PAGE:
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Editor’s note: This story led off this week’s Early Childhood newsletter, which is delivered free to subscribers’ inboxes every other Wednesday with trends and top stories about early learning.
For decades, researchers have debated the long-term impact of early childhood education, sharing evidence that while some children experience positive long-term outcomes, others see initial benefits fade out — or even experience detrimental outcomes. Now, a new study is adding to a growing body of research indicating that high-quality early care and learning programs can positively impact children for years into the future. But there is one caveat: Children need to be enrolled early, in infancy or early toddlerhood, to reap these benefits.
Beginning in 2010, researchers in Tulsa, Oklahoma, followed a cohort of 37 children who were 19 months or younger when they enrolled in Tulsa Educare, a high-quality early learning program. A team from the Early Childhood Education Institute at the University of Oklahoma, Tulsa, regularly evaluated the children’s academic outcomes and executive function through the end of third grade. These outcomes were then compared to a cohort of 38 children, serving as a control group, who were unable to get a spot at Tulsa Educare. (Children in the control group were cared for by relatives or family friends, enrolled in family child care homes or attended a public school preschool program or local Head Start program.)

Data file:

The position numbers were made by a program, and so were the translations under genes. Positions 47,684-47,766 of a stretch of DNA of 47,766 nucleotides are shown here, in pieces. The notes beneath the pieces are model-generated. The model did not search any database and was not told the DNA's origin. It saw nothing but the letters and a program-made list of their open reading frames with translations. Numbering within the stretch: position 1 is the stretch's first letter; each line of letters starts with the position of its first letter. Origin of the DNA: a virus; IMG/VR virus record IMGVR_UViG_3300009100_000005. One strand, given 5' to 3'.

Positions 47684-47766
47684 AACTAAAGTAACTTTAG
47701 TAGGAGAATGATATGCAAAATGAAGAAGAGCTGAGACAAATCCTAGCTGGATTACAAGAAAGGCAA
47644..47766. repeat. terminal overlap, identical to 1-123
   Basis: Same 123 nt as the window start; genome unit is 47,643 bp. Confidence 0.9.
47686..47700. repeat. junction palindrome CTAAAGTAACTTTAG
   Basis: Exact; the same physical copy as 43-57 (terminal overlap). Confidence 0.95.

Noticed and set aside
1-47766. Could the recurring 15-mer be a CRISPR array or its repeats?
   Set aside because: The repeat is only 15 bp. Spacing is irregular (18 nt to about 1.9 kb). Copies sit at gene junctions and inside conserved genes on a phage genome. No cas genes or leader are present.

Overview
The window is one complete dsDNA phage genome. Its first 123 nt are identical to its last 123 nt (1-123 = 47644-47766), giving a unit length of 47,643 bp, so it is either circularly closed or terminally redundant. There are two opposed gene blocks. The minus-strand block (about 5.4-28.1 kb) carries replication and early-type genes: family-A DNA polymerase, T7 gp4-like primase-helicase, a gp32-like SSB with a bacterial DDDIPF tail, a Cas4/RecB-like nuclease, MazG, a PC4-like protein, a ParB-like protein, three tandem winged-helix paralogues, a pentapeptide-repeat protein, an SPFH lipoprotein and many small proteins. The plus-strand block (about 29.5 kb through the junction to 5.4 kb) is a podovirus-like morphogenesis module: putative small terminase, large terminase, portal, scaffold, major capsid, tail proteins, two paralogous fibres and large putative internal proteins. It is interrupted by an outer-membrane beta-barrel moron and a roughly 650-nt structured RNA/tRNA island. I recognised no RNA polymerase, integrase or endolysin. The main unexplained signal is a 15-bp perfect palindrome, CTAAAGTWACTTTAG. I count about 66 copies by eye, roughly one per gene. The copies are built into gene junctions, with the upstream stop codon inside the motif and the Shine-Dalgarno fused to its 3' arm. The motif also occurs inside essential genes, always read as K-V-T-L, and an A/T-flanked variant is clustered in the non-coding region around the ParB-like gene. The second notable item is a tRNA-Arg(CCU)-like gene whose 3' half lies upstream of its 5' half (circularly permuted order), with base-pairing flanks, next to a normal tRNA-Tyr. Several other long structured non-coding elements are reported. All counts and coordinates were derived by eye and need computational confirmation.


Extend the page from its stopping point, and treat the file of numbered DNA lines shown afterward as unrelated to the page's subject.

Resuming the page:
The study, which was published late last year in Education Sciences and released more widely last week, found that children who attended Tulsa’s Educare program, all of whom live below the poverty line, experienced positive effects that lasted well into elementary school. The Educare cohort, who attended the program for an average of 37 months, performed better on all academic measures than their peers who did not attend the program. Parents of the Tulsa Educare cohort also reported fewer behavior problems. (There were no statistically significant differences in social-emotional development or executive functioning skills between the cohorts.) Students from both cohorts experienced similar classroom environments once they entered K-3, but by the end of third grade, the Educare cohort still outperformed the control group and scored at the national average for oral comprehension, math and vocabulary, performing on par with more affluent peers nationwide.
“To me, the results show the importance of starting early if you want to have large and sustained effects from high quality early childhood programs,” said Diane Horm, the founding director of the Early Childhood Education Institute at the University of Oklahoma at Tulsa and a George Kaiser Family Foundation Endowed Chair of Early Childhood Education. A “sustained and large dose” of a high-quality early childhood program prior to kindergarten, Horm said, seems to be key to the lasting, positive results. “If we start early, we can prevent the achievement gap from forming.”
The Educare model, which is considered to be an “enhanced” Early Head Start program, has some unique aspects that make it high quality. Educare, which receives federal Head Start funding in addition to philanthropic and state funds, meets Early Head Start performance standards that require child screenings and assessments, a research-based curriculum and family involvement. Lead teachers at Educare have bachelor’s degrees, the schools offer regular professional development and staff-to-child ratios are kept low.
Educare also offers family support programs and health resources, full-day, year-round child care and partners with researchers who frequently evaluate each site. Previous research has found certain aspects of the Educare model, such as keeping children with the same teachers for several years in a row, may have positive benefits, helping children improve self-control and form stronger attachments with caregivers.